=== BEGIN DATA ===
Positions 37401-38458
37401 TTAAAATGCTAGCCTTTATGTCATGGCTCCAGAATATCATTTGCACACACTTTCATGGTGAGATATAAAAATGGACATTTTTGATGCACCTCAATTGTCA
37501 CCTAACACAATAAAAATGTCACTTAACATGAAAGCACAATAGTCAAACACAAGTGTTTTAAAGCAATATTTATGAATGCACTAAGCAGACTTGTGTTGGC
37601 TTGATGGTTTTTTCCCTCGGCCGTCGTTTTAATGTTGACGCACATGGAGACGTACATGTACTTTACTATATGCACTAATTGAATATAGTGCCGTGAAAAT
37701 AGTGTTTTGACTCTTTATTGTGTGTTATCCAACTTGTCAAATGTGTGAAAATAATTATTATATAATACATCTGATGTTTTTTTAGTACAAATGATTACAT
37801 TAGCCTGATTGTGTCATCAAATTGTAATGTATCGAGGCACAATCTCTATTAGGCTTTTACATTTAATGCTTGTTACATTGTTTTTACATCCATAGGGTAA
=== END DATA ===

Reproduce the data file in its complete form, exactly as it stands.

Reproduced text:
Positions 37401-38458
37401 TTAAAATGCTAGCCTTTATGTCATGGCTCCAGAATATCATTTGCACACACTTTCATGGTGAGATATAAAAATGGACATTTTTGATGCACCTCAATTGTCA
37501 CCTAACACAATAAAAATGTCACTTAACATGAAAGCACAATAGTCAAACACAAGTGTTTTAAAGCAATATTTATGAATGCACTAAGCAGACTTGTGTTGGC
37601 TTGATGGTTTTTTCCCTCGGCCGTCGTTTTAATGTTGACGCACATGGAGACGTACATGTACTTTACTATATGCACTAATTGAATATAGTGCCGTGAAAAT
37701 AGTGTTTTGACTCTTTATTGTGTGTTATCCAACTTGTCAAATGTGTGAAAATAATTATTATATAATACATCTGATGTTTTTTTAGTACAAATGATTACAT
37801 TAGCCTGATTGTGTCATCAAATTGTAATGTATCGAGGCACAATCTCTATTAGGCTTTTACATTTAATGCTTGTTACATTGTTTTTACATCCATAGGGTAA